There is a dedicated team behind everything that happens at Rich Mix. Some of you may have had the pleasure of meeting us (!), but many of you won’t, so we’ve gathered some of our staff’s favourite moments from 2016, letting you in to the minds of the people that make Rich Mix tick!“I tried event cinema for the first time this year. I resisted it for a long time as I believe theatre should be watched live BUT I actually really loved it. NT Live’s Hangmen, which screened at Rich Mix in March, was really enjoyable – comfy cinema seats, great close ups, brilliant performances (especially Johnny Flynn)… and popcorn.”- Lucy Knight / Executive Co-ordinator“My two highlights for 2016 were films. Charlie Kaufman’s ‘Anomalisa’ and Adam Curtis’ ‘Hypernormalisation’. Both great, both sobering, both for totally different reasons. A musical highlight was ‘Oligarkh’ - Russian Orthodox Chanting mixed with electronica and visuals, which I saw at WOMEX this year. Coming soon to a venue near you…”- Oliver Carruthers / Head of Programming“You really got me now’ is a bittersweet love story (mostly sweet though) which takes the audience on the highs and lows of Himali and David’s long distance relationship. The concept (of long distance) is nothing new, but the complications are! I related to the missed phone calls, the pixelated Skype screens and to the stupidity and illogical beauty of true love.”-Natasha Clark / Programming Coordinator“This year I loved visiting Home in Manchester and Project Arts Centre in Dublin – both arts centres which have similarities with Rich Mix, and some interesting differences. And seeing ‘Eska’ at the Roundhouse – she’s been a favourite since she launched her album here at Rich Mix, and she is phenomenal live.”- Anna Woods / Marketing Officer (Arts & Culture)“I would say that my absolute highlight was seeing Blixa Bargeld and Teho Teardo’s at Rich Mix. I met the musical hero from my teenage days (Blixa)! One thing I regret though – I didn’t get his autograph!!”- Margot Przymierska / Young People’s, Family and Community Producer“We've had some really nice events during 2016 including the premier of ‘Class’ – a new Doctor Who spin-off from the BBC, and a fundraiser for the UAidRefugee Wifi Bus (with guest appearance from James McAvoy!)Nikki was jet-setting to Japan in April to see all the cherry blossom, whilst Gemma spent November chilling on a beach in Grenada, but Christmas events have been so busy that they could both do with another holiday soon! (see photo!)”- Nikki Smith / Private Hires Coordinator & Gemma Unwin / Private Hires Manager“Being surprised and delighted by the unexpected at Rich Mix….football fever, arts and affection during the ‘Dads & Kids’ event as part of Euros 2016s festival; jaw-dropping wonder from teenage students during septuagenarian Chris Searle’s poetry readings as part of the ‘Stepney Words’ project; shared ideas & politics and friendship during the ESOL students visits to the Footfall matinee as part of the Bangla Season of Drama, and Photomonth photographic exhibition, swept along with the energy and cheered by the freshness of Year 2 & 3 pupils whilst visiting for a ‘Zootropolis’ screening as part of the ‘IntoFilm Festival’.”-Tracy Barbe / Schools & Outreach Officer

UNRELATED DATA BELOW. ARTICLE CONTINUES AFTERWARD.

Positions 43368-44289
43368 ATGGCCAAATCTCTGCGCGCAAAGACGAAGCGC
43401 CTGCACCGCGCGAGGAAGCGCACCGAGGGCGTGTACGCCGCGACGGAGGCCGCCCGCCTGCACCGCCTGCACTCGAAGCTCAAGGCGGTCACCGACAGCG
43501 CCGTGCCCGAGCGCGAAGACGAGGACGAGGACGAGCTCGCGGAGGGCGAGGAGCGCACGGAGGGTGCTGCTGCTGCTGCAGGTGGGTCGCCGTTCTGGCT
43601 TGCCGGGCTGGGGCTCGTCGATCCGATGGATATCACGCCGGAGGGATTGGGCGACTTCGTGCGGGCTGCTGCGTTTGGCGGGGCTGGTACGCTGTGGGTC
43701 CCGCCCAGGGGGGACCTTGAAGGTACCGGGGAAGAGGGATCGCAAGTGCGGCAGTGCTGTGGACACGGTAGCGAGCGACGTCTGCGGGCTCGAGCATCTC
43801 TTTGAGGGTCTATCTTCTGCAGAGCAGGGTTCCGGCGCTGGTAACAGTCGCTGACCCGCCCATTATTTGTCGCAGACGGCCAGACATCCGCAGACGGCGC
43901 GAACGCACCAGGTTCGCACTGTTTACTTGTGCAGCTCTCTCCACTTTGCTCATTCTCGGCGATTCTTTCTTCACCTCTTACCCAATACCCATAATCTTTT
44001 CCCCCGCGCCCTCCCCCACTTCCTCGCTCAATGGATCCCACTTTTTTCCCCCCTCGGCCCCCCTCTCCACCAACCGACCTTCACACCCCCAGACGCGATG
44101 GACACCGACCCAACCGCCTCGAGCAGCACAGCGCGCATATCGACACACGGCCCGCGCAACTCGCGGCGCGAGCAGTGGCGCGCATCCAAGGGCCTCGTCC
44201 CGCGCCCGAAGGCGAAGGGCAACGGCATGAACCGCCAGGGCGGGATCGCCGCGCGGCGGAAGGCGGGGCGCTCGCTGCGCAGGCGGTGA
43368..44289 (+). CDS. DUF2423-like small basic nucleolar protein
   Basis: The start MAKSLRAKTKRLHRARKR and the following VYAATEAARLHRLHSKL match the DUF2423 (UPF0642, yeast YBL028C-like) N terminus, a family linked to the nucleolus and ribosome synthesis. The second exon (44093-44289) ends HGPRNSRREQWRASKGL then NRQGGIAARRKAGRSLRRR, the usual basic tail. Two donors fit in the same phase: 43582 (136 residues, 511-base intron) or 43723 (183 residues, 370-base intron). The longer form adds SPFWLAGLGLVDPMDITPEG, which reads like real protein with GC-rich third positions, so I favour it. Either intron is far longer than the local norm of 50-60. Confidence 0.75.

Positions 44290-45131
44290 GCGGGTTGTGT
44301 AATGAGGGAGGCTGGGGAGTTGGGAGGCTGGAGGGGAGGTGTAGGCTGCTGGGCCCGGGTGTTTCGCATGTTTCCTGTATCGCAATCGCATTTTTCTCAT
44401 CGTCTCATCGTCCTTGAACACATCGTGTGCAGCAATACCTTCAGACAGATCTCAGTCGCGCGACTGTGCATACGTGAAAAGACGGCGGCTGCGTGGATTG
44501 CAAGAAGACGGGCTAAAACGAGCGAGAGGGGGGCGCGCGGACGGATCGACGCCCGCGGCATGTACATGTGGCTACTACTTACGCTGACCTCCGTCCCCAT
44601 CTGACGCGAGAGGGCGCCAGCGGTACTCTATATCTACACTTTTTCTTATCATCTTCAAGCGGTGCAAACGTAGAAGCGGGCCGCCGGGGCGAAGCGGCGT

Apples and Snakes are the leading poetry and spoken word organisation in the country, and have been producing engaging and transformative work since they were established in 1982. Alongside producing, curating and commissioning their way to the top, they regularly do outreach work with marginalised and at-risk communities, and nurture and support spoken word artists – including a few big names you’ll recognise. They are also the talent behind regular Rich Mix event 'Jawdance', which continues to grow in size and popularity with each show. Artistic Director Lisa Mead tells us more about the organisation, and what’s next for Apples and Snakes…In your own words…who are you, and how would you describe you work?Apples and Snakes is a leading organisation for performance poetry and spoken word. We host an awesome monthly night at Rich Mix called 'Jawdance', a mix of open-mic, music and fantastic poets.What’s your favourite part of working at Rich Mix?I love that Jawdance is always full with a mix of people who have never come to the event before and regular attenders, its normally about 50/50 split.  Every month is different, as you never know what the open mic will bring but the atmosphere is always supportive and fun. We love Dennis, Rich Mix technician, who has been working on Jawdance for a while now and has become our resident DJ – he and Yomi, our resident host have a brilliant rapport which just makes the event totally rock.What was your favourite song of 2016 and why?Not really a favourite song but have loved the band Lester Clayton who we have programmed at a couple of events and hope to bring to Jawdance in 2017!What was your favourite film of 2016 and why?I have two small children so getting to the cinema is like the Holy Grail!!What was your highlight of 2016?That’s hard as I have been to many brilliant events this year, so to choose one is tough! I would probably have to say The Last Poets at Ronnie Scotts, any event that ends with a standing ovation and the guys getting the props they deserve for their role in pushing spoken word as a voice for political and social comment and change has to be worth a mention.What are you looking forward to in 2017?More Jawdance! The culmination of our project 'Stepney Words' as part of Rich Mix’s 10 year anniversary programme and the events and projects we are cooking up for our 35 year celebration…and lets face it 2016 has been a pretty dire year so be nice to see the back of it!Keep up to date with Apples and Snakes on Twitter